Men in suits
Businessmen/bureaucrats/soldiers and the like who follow convention and the company line. Also called just 'suits'.
The literal meaning, that is, males wearing suits has obviously been part of the language for as long as suits have. The phrase was first used with a specific rather than general meaning to refer to US sports players - the suits being the sporting gear This usage is known since at least the 1930s - for example, this piece from The Ogden Standard-Examiner, April 1933:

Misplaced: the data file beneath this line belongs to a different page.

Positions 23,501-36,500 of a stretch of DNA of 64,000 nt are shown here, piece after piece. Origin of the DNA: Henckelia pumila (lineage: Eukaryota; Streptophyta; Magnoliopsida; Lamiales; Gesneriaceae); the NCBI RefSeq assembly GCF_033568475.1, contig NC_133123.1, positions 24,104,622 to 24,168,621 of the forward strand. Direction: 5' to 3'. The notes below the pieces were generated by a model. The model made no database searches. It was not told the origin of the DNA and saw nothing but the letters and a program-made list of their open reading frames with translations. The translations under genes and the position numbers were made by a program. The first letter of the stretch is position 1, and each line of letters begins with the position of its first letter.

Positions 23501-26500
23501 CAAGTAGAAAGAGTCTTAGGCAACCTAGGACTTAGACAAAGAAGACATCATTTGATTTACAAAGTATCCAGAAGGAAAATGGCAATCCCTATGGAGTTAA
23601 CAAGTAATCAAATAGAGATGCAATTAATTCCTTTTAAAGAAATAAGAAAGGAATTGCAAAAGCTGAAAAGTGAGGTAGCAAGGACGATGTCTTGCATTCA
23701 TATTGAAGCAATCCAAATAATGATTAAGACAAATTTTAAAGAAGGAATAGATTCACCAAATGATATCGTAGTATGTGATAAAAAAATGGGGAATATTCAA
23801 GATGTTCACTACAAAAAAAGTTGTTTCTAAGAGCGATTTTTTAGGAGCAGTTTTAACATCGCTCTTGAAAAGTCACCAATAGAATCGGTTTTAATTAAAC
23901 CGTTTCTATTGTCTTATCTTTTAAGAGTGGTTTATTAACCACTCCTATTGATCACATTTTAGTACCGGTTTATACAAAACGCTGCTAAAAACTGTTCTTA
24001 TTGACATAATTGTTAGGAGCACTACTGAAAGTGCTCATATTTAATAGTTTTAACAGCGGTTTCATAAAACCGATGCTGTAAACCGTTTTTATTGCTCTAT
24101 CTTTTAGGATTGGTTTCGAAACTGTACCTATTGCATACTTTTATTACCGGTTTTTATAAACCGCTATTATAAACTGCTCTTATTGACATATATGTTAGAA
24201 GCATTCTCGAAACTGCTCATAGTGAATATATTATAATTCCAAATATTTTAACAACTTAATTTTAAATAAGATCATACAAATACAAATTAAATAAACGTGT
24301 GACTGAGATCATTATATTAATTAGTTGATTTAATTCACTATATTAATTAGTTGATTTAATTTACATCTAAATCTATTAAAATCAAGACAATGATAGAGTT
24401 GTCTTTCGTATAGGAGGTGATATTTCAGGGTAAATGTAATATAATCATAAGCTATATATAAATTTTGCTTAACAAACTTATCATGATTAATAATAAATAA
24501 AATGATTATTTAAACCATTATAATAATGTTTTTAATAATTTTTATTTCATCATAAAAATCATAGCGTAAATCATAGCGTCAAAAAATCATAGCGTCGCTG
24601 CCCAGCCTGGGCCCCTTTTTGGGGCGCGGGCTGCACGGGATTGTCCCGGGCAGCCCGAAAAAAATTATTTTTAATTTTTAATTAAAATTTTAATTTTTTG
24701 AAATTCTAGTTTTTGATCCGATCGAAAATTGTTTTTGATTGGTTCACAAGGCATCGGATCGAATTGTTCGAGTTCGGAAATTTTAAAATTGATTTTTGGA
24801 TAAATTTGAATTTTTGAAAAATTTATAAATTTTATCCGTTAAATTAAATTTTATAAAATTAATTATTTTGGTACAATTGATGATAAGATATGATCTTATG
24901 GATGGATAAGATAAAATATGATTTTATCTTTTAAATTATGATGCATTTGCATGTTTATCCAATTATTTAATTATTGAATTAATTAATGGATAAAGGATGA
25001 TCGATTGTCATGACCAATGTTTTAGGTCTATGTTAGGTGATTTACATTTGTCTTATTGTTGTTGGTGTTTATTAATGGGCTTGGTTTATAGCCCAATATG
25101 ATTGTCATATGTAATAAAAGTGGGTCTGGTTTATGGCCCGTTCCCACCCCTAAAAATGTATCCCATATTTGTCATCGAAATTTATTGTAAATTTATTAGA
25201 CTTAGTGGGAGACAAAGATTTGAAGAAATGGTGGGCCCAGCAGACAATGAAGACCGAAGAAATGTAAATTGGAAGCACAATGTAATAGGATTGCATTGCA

"It is expected that around 80 participants will take the field Friday afternoon. Ogden will probably lead the schools with close to 35 men in suits while Davis and Weber, will run between 20 and 25 men apiece."
It isn't clear who first used the term 'men in suits' to describe conventional business people. John Lennon described the people who controlled The Beatles' financial interests as 'men in suits'.